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It is a cliché now to suggest that young people today drink too many lattes and eat too much avocado toast, so can’t afford their major costs of living; that they rely too much on handouts from parents – far past when a responsible adult should. They want it all now without working for it.

You may have heard this nonsense enough that you’ve come to believe it.

As founder of Generation Squeeze, I’ve been on a mission to show it’s not true. Because these myths inflict real harm, causing many younger people to feel that they are doing something wrong, or that they are personally failing when they struggle to establish a solid financial foundation.

Oversimplified personal finance commentary that suggests young people should simply “work smarter, save more, invest wiser” can exacerbate the problem. For a modest number of younger people, this advice may work. But for most, the real problem is that Canada’s intergenerational system is so dysfunctional that hard work and good planning can’t achieve the same standard of living as they did just a few decades ago.

The data are clear: Hard work pays off less for young people today. Younger Canadians go to school far longer, to land jobs that pay less, only to face runaway home prices.

By comparison with baby boomers, young people now often have to work 10 to 20 years more to save a 20 per cent down payment for a first home. They are either saddled with massive mortgages, or their dreams of home ownership are shattered. Their consolation prize is lousy – rising rents.

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It’s no accident that hard work pays off less now. It’s the product of policy choices made by governments past and present, and supported by voters. Today’s aging population may not have fully anticipated the consequences of these policy decisions for their kids and future generations. And yet, that doesn’t make the status quo any less harmful to their kids’ financial wellbeing.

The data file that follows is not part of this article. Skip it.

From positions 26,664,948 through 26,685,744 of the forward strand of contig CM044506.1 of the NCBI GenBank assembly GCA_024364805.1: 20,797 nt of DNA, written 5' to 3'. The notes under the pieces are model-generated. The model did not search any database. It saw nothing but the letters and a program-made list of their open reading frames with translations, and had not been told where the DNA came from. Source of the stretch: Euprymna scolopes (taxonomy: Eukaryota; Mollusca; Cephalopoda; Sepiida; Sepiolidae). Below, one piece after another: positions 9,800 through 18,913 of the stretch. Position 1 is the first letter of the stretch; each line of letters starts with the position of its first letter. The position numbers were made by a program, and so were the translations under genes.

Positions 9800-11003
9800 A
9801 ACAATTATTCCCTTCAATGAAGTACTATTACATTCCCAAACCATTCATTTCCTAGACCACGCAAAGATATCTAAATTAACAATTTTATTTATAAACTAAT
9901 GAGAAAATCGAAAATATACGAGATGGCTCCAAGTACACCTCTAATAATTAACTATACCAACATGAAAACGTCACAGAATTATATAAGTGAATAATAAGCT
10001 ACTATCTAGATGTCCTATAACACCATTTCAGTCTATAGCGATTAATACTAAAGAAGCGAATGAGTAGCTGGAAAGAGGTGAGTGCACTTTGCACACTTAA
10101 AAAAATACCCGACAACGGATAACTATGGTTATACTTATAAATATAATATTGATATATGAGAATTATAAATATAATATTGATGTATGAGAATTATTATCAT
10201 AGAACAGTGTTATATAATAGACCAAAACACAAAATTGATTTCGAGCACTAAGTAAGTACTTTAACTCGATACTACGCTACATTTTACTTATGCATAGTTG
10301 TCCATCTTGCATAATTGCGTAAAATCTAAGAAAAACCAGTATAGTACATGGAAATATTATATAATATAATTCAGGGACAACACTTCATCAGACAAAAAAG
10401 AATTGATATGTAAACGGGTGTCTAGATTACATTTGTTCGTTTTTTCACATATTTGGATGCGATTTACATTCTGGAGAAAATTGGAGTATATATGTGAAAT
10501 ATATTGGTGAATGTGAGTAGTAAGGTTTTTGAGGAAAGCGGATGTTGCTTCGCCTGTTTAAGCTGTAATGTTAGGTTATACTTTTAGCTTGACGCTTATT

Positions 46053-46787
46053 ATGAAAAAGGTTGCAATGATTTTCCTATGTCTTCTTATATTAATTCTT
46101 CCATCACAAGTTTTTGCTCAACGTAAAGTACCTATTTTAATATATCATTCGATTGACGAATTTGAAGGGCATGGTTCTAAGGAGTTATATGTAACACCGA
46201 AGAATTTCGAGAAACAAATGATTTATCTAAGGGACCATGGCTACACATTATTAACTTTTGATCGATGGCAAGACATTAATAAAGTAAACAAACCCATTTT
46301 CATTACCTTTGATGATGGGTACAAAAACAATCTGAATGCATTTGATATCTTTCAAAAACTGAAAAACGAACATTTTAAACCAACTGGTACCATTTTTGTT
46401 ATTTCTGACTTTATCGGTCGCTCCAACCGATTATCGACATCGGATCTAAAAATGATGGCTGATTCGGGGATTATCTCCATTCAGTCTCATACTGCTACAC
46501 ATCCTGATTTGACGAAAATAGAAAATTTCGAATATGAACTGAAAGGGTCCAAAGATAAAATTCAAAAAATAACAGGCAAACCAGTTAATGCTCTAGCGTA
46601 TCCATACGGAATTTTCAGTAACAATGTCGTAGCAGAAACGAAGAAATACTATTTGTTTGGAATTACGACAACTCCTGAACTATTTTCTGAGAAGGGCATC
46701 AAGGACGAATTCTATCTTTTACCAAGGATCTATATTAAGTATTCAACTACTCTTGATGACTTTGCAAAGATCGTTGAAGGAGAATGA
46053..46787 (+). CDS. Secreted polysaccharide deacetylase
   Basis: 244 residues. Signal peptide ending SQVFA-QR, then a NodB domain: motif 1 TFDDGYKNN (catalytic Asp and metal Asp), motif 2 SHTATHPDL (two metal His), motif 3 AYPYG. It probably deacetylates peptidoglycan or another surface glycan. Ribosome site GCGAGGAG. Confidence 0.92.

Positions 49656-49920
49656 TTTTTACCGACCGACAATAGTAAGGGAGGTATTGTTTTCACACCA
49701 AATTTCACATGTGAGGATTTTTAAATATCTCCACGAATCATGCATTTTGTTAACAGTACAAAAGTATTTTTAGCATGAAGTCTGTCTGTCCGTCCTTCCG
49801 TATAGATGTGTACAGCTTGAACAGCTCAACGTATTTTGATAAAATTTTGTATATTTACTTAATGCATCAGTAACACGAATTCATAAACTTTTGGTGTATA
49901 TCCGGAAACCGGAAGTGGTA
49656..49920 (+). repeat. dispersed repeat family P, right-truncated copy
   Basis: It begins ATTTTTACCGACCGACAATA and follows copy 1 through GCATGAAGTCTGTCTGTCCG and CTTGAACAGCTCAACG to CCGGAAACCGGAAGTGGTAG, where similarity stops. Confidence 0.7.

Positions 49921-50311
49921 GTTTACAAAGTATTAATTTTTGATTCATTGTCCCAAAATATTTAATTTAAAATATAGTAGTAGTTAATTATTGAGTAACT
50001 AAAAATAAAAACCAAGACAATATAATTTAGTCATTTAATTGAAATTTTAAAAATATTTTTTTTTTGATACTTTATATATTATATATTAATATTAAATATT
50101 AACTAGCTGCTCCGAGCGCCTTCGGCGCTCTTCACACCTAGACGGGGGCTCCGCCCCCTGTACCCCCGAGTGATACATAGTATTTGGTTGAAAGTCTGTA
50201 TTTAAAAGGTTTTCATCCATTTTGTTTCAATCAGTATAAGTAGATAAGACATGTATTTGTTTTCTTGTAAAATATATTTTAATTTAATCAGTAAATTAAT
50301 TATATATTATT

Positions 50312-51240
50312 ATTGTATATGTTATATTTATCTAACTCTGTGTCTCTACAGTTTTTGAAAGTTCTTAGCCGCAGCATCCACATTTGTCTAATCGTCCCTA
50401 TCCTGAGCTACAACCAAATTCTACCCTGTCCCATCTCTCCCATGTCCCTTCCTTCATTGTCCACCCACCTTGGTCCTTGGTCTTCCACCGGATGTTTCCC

We’ve chosen to sustain policies that fuel skyrocketing housing prices, creating wealth windfalls for those – often older – Canadians who bought into the housing market years ago, while simultaneously crushing affordability for younger residents.

To avoid the worst dangers of climate change, young people must change where they work, what they eat, how they commute, how they holiday, and much more. They are left to shoulder this massive climate debt because our policy choices tolerated the preference of older generations to avoid the inconvenience of paying for pollution or adapting to the climate crisis.

Despite paying more for university, and struggling with child care that costs another rent-sized payment, young people also inherit larger government debts. Why? Because it isn’t politically expedient to be honest with baby boomers that the taxes they paid throughout their lives are not sufficient to cover the full costs of the medical care and income support they want in retirement. That’s why we now witness every premier in Canada demanding billions more from Ottawa for medical care without any discussion of how governments will raise revenue to pay for it.

I know this isn’t the story older Canadians want to hear. I know older Canadians genuinely worked hard to build careers, homes, families and our country. They didn’t set out to deliberately sabotage the prospects of their kids and grandkids. My mom didn’t. Your mom didn’t either.

But the fact this evidence is hard to hear isn’t a good enough reason not to listen.

The hard truth is that many younger Canadians are financially squeezed because of policies that helped today’s older generations at the expense of others. These problems evolved because older generations did not steward carefully enough the resources all generations share – resources needed to sustain sacred things like good homes, healthy childhoods and a stable climate.

While many in our aging population may have acted individually in good faith as parents, neighbours and workers, our political systems did not ask them to adapt adequately to policy trends resulting in economic vulnerability shifting from older to younger Canadians.

Solutions can be found in public policy changes. Policy change requires younger generations (and older folks who love them) to contribute their voices and stories to changing cultural myths (like the lazy millennial), altering political incentives (like lower voter turnout among younger citizens), and signalling support for policy solutions (by joining groups like Generation Squeeze). When enough individuals make these changes, we create political cover for politicians to respond bravely to fix intergenerational injustices.

We’ve all adapted so much and so quickly to combat the pandemic, in our private lives and in our systems and services. We’ve learned we can address big problems together.

It’s time to marshal some of that adaptability to cure the intergenerational virus infecting our economic and social systems and plaguing the personal finances of younger Canadians today.


Dr. Paul Kershaw is a UBC policy professor and founder of Generation Squeeze, Canada’s leading voice for generational fairness. You can follow Gen Squeeze on Twitter, Facebook, Instagram, and subscribe to Paul’s Hard Truths podcast and videos.